The only thing that might surprise the reader about Billie is that when she became a movie actress she changed her name to Joan Crawford, information that Wilson passes on so obliquely that it's easy to miss. After a mention of the movie Sally, Irene, and Mary, which co-starred Constance Bennett, Sally O'Neil, and Crawford, we learn that "Sally O'Neil called Billie 'Freckles,' though Joan had long wanted to be called 'Butch'" (p. 55). The mid-sentence name-switch from Billie to Joan is the only indication in the book that they are the same person. Incidentally, Lucille LeSueur, Billie Cassin and Joan Crawford are listed separately in the index with no cross-references, as though they are separate, unrelated individuals.

Joan Blondell and Barbara Stanwyck in Night Nurse (1931). Image source:

Wilson often adds the insult of sloppy writing to the injury of irrelevant detail. When Calvin Coolidge is mentioned Wilson can't resist quoting his most famous utterance: "'The business of America is business,' Coolidge said" (p. 46). But as the Library of Congress makes clear, in a speech to the American Society of Newspaper Editors in Washington, D.C. on January 17, 1925, Coolidge actually said "the chief business of the American people is business." If you're going to place Coolidge's cliché in quotes you should at least get it right (but why include it at all?).

The Noel Coward play The Vortex is described incoherently: "Its caricature of well-mannered, light-hearted moderns, 'flowers of evil' nourished on [does she mean "by"?] a civilization that made rottenness so easy, amused audiences until the third act, when playgoers were stunned by mother and son—Lilian Braithwaite and Noel Coward—and revelations of sexual excess and drug addiction" (p. 54). Stunned by mother and son. . .doing what, exactly? (In the play, in the third act the son confronts his mother about her lack of maternal feeling and confesses his drug use: each agrees to try to change.) And in what way is this relevant to Ruby, who at the time was in the chorus of a variety show called Gay Paree?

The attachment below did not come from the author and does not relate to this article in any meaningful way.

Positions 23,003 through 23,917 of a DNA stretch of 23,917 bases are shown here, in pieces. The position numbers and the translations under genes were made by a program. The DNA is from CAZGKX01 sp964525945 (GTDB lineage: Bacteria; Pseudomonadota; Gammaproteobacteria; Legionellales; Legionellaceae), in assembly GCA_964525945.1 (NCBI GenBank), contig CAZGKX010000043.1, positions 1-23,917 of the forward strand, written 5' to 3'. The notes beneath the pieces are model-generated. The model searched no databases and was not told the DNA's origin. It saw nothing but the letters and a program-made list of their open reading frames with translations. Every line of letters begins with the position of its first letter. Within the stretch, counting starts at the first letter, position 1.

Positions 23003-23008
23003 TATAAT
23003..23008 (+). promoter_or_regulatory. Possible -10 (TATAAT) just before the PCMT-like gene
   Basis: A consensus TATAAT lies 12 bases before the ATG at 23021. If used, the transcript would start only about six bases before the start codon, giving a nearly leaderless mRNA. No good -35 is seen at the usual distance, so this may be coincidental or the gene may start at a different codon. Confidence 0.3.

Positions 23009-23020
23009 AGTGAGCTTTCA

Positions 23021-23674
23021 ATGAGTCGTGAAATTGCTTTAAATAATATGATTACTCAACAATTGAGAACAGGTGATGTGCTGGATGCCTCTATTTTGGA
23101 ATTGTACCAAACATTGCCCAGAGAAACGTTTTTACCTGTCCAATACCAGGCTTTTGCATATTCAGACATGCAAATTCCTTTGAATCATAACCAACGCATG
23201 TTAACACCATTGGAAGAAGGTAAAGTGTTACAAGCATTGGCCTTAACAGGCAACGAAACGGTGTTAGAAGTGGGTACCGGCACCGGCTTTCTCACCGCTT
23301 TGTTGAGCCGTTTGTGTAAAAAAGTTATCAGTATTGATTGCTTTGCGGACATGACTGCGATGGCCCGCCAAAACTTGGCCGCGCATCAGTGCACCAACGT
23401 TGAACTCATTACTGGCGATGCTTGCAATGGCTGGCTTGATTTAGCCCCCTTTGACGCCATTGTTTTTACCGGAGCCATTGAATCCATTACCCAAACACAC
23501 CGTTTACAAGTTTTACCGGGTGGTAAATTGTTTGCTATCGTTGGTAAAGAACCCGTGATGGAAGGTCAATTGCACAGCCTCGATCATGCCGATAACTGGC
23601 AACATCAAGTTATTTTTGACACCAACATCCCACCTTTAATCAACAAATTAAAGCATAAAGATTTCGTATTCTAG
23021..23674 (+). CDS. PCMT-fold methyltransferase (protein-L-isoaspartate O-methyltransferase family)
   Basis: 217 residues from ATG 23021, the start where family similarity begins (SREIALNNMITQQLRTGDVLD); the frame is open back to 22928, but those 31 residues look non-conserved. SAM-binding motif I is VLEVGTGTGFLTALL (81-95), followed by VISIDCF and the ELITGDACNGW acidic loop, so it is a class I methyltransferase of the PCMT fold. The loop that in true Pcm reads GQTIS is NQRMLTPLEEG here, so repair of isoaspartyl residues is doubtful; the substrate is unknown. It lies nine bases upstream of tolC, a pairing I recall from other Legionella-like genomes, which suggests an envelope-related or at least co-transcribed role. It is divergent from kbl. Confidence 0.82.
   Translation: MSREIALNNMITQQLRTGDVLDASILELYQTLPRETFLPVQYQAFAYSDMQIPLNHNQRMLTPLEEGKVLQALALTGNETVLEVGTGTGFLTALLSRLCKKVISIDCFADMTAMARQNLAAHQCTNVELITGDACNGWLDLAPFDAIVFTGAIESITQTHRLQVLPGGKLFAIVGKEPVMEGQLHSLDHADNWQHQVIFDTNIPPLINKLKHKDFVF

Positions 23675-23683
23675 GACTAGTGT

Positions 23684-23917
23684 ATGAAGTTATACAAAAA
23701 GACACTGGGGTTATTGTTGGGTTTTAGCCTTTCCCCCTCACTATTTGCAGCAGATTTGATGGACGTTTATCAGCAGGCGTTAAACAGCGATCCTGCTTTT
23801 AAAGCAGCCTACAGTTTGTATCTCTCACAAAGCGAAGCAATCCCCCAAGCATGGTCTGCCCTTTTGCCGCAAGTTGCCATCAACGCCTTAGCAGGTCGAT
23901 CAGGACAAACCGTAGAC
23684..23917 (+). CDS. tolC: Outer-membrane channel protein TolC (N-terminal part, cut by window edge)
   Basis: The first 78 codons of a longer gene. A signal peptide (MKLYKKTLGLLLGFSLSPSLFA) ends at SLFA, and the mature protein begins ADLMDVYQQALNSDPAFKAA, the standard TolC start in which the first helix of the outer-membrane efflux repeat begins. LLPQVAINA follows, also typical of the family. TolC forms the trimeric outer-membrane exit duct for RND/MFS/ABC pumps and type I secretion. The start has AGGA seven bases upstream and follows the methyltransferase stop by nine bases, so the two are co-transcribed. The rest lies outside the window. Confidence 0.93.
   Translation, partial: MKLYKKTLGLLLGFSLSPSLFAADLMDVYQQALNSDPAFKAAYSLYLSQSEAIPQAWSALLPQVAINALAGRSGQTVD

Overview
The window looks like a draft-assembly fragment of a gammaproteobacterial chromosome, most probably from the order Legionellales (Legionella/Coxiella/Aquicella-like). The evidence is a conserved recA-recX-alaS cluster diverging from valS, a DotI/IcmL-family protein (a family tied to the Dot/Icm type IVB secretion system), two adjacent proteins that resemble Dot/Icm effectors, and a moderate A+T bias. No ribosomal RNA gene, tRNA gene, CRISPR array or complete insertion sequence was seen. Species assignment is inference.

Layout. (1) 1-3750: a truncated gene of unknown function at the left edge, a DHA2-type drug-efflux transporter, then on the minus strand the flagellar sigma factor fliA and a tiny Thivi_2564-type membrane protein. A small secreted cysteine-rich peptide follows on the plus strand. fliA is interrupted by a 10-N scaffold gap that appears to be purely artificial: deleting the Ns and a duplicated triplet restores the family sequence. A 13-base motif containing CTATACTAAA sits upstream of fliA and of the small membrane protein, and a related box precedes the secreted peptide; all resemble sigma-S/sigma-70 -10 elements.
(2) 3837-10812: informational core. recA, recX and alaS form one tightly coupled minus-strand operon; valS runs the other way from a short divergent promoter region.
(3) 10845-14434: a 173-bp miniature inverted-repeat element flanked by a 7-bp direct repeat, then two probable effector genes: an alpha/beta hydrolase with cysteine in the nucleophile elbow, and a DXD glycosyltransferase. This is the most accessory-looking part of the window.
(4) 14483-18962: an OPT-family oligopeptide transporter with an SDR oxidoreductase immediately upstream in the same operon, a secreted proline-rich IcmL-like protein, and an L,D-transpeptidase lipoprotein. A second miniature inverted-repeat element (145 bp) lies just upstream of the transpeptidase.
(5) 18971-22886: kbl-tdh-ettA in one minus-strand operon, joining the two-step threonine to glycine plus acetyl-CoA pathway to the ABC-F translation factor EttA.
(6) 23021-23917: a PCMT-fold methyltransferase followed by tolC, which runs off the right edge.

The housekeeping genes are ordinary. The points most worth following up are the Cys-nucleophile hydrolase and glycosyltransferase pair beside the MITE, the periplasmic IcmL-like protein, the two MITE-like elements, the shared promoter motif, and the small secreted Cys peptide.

Barbara Stanwyck and Theresa Harris in Baby Face (1933). Image source: Midnight Only

Theater history is clearly not Wilson's forte: she also garbles the technical details of playwright and producer David Belasco's innovative lighting system (p. 69), and misquotes the opening lyric of "Tea for Two" from the 1925 Broadway show No, No, Nanette (p. 105; when sung by a man, as in the show or in Frank Fay's nightclub act, it would be "Picture you upon my knee" and not, as Wilson has it, "Picture me upon your knee." The latter version may derive from the words that Doris Day sings in the movie Tea for Two, which wasn't made until 1950. In addition Wilson implies that Irving Caesar's lyrics were written by composer Vincent Youmans).